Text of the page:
The dithering controller 13 stores the picture data supplied thereto in a second RAM 14 and then substitutes picture data to be printed, or picture data for dithering, for the stored input picture data, by the dithering method. The dithering picture data, thus substituted, is again stored in the RAM 14. If the RAM 14 has storage capacity sufficient to store the dithering picture data in its entirety, picture data substitution is done by the dithering method after storage of all input picture data. If the RAM 14 does not have a storage capacity sufficient to store the dithering picture data in its entirety, several lines of the dithering picture data is stored in the RAM 14. The picture data for dithering, stored in the RAM 14, is sent to an ink dot diameter controller 15.

The ink dot diameter controller 15 stores the dithering picture data supplied thereto in a third RAM 16 and subsequently generates output picture data corresponding to the dithering picture data controlled as to ink dot diameter of each pixel. When an amount of the output picture data corresponding to the number of pixels driving the printing head 7 is stored in the RAM 16, this output data is sent as a D/A (digital/analog) conversion control signal to a D/A (digital/analog) converter 17.

That is, the picture data for dithering is converted into output picture data conforming to the voltage-to-ink liquid droplet diameter characteristics of the electrostriction oscillator, as will be explained subsequently.

Moreover, the output picture data is converted on the basis of ink discharging characteristics and ink viscosity. For example, if the picture data for dithering is 0,63,127,199,255!, it is converted into output picture data 0,102,153,204,255! depending on the ink discharging characteristics.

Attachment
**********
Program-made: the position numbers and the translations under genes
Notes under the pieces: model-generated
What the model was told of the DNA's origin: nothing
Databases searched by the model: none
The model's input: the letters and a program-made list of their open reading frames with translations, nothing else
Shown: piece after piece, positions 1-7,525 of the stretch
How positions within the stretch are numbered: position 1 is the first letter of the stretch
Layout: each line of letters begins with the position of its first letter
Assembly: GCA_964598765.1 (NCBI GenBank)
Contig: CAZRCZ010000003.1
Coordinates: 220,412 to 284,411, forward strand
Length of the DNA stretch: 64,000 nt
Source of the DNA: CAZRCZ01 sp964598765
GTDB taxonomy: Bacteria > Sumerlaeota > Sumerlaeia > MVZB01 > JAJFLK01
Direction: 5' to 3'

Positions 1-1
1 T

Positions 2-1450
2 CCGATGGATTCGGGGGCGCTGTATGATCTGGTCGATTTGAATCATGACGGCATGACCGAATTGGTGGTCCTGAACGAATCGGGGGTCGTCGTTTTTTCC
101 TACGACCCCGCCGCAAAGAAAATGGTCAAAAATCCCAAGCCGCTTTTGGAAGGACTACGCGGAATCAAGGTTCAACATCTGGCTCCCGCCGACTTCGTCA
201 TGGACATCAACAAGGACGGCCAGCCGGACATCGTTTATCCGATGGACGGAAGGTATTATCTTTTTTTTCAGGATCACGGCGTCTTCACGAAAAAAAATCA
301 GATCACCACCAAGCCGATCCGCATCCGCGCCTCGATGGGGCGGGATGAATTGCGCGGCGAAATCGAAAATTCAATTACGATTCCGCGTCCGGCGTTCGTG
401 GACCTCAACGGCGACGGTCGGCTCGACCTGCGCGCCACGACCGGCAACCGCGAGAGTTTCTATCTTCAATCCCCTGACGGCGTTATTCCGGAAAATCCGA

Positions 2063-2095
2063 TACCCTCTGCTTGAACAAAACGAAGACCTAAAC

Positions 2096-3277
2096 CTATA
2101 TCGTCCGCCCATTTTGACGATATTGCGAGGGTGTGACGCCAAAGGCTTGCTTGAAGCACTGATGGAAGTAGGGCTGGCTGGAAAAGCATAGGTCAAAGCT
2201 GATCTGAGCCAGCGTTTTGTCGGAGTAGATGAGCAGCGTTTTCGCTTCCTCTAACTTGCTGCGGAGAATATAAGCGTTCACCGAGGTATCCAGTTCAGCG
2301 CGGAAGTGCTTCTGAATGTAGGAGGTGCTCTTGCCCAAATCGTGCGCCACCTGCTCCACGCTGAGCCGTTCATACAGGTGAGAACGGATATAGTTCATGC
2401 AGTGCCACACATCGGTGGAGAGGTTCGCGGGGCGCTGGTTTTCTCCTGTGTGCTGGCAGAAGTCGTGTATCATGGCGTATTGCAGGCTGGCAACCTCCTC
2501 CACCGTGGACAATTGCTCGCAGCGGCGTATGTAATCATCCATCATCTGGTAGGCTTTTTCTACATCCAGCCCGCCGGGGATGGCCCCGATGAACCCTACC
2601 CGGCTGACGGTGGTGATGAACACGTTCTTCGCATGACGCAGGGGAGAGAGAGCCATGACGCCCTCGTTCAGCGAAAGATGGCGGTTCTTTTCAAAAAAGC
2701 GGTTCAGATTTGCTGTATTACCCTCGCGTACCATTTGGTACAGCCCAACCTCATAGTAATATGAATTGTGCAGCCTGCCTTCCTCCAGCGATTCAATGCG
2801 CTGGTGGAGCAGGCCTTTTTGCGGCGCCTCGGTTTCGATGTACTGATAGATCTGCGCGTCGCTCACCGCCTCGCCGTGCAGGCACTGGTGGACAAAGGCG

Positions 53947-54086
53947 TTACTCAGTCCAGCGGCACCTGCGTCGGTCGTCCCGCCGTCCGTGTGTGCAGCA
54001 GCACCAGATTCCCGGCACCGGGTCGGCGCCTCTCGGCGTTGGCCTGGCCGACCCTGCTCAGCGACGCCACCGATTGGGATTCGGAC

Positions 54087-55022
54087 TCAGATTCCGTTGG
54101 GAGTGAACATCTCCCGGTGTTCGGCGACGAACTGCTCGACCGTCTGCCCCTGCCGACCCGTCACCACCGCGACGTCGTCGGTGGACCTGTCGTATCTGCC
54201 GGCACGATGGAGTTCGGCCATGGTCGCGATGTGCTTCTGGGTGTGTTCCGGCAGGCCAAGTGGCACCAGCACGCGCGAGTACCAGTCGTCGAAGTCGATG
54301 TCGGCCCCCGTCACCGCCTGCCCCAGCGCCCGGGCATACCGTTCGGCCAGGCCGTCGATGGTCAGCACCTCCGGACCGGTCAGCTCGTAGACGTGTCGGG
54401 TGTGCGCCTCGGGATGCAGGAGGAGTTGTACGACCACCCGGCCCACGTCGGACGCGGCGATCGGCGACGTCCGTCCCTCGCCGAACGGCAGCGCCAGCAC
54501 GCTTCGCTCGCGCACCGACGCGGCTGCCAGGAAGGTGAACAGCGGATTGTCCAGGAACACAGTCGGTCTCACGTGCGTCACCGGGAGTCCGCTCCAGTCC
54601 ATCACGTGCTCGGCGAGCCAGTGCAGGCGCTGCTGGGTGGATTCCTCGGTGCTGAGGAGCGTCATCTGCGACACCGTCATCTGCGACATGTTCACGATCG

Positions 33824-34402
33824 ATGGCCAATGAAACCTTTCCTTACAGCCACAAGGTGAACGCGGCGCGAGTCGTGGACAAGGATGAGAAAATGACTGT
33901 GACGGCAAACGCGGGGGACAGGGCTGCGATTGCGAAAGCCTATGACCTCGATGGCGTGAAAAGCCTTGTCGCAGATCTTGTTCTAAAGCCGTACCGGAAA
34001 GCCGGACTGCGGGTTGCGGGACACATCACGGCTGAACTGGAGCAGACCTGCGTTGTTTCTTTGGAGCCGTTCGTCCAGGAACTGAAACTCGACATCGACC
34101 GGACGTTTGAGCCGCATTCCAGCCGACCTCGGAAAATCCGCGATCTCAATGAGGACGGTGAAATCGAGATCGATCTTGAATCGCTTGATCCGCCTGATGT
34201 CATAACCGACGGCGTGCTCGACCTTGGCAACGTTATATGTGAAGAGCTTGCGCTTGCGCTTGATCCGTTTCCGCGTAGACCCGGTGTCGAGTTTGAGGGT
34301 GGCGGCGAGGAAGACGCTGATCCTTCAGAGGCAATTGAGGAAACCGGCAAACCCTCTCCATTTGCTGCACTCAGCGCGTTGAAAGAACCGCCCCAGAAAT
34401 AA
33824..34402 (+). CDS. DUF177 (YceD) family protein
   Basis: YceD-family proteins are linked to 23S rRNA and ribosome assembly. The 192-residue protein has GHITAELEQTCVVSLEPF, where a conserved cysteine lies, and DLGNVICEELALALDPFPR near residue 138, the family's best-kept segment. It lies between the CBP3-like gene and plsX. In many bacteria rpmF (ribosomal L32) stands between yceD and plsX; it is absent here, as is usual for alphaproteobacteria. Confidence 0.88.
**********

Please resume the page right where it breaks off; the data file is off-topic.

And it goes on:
The D/A converter 17 converts the output picture data by D/A conversion and outputs the converted data.

The timing controller 3 is fed with a print position sensor signal to output a motor driving triggering signal to a motor controller 18. The motor controller 18 outputs a head feed motor driving signal to the driving unit 5, based on the motor driving trigger signal, while outputting a recording paper feed motor driving signal to a driving unit 6. The motor driving unit 5 outputs the voltage and current values capable of driving the head feed motor 8 as a motor pulse to the head feed motor 8, based on the head feed motor driving signal, for driving the head feed motor 8. The motor driving unit 5 also outputs the voltage and current values capable of driving the recording paper feed motor 9 as a motor pulse to the recording paper feed motor 9, based on the recording paper feed motor driving signal, for driving the recording paper feed motor 9.

When the head feed motor 8 is started, and a nozzle of the printing head 7 reaches a printing position on the recording paper, the timing is sensed by the timing controller 3, which then outputs a D/A conversion trigger signal to the D/A converter 17. Based on the D/A conversion trigger signal, the D/A converter 17 converts output picture data from the RAM 16 into analog signals, that is a pre-set voltage level.

Specifically, the output picture data is converted into a voltage level for impression to the electrostriction oscillator, as later explained, corresponding to the diameter of the liquid ink droplet on the recording paper of each pixel of picture data, that is the ink dot diameter, as shown in FIG. 2. The relationship between the ink dot diameter and the voltage level is previously set on the basis of changes in impressed waveforms due to electro-static charges or hysteresis characteristics as unstable factors of displacements of the electrostriction oscillator, errors in ink discharging characteristics caused by fluctuations in the assembling of the printer head, as unstable factors of ink discharging of the printer head 7 in its entirety, fluctuations in the ink discharging characteristics caused by physical properties of the ink, such as viscosity, characteristics of an oscillation plate, as later explained, or changes in the liquid ink droplet diameter on the recording paper with respect to changes in the impressed voltage.